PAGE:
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existence, on the farm as well as in the mart; but the keynote of that reformation must be the marriage of efficiency to moral excellence in governmental as in private business. To secure this governmental efficiency, accounts will, by the force of events the logic of history-be made uniform, as the measure and test and aid of efficiency of administration. The needs of higher life, the demands for increased expenditures, are all factors which, sooner or later, will force accounts to the aid of the efficient administration, and substitute the efficient for the wasteful and shiftless public officer. Here the Stars are fighting against every Sisera of corruption and of sloth; here we have the promise of that thorough regeneration of accounts to the needs of which our officials have been convicted, and in a large degree been converted.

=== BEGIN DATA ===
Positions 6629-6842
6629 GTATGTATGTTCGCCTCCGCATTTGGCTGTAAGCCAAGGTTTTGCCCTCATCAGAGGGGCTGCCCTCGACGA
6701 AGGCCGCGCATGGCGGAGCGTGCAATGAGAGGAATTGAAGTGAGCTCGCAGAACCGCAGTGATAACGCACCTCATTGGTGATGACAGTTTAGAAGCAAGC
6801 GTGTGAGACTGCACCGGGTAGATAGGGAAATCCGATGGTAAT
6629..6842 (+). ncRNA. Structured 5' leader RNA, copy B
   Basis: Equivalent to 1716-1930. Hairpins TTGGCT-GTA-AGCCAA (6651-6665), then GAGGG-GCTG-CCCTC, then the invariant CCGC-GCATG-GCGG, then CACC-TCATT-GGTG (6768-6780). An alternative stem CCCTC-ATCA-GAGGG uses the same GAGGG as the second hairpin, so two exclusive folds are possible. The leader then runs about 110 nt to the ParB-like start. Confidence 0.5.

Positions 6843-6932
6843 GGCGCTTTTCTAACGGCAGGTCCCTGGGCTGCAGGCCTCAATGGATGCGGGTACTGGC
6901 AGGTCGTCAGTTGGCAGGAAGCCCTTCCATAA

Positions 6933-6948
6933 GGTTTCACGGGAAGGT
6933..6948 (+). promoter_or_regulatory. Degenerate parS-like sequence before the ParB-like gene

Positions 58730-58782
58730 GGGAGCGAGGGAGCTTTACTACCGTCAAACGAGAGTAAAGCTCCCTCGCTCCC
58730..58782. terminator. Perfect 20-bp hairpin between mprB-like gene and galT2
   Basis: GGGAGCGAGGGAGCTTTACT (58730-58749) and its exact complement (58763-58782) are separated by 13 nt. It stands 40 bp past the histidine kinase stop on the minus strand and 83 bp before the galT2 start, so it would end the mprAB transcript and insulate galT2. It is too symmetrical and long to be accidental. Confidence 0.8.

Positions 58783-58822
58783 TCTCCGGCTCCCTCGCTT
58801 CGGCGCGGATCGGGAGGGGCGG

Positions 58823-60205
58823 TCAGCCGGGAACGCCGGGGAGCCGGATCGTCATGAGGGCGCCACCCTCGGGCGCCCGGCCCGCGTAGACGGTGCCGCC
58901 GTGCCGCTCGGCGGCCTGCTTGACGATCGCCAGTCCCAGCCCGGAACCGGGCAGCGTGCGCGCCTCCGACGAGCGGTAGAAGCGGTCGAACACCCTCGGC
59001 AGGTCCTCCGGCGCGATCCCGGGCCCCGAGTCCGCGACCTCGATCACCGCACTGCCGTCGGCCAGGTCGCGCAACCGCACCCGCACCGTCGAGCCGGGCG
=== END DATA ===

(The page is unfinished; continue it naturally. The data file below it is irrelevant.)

Municipal Accounting as the Basis for Publicity of Municipal Affairs

HARVEY S. CHASE, C. P. A.
Boston

"Conviction, Conversion, Regeneration" is the picturesque way in which Dr. Powers summed up the scope of the triptych, which will present to you in three papers the same number of viewpoints concerning publicity of municipal affairs and uniformity of municipal accounts.

My part in this triplicate, or triumvirate, has been assigned as the second one, "Conversion," namely: some brief statement of the changes which are proposed and of the actual methods by which these changes are to be brought about in municipal bookkeeping and in forms of financial reports in order to realize in practice the many advantages which the advocates of "uniform municipal accounting" have long emphasized.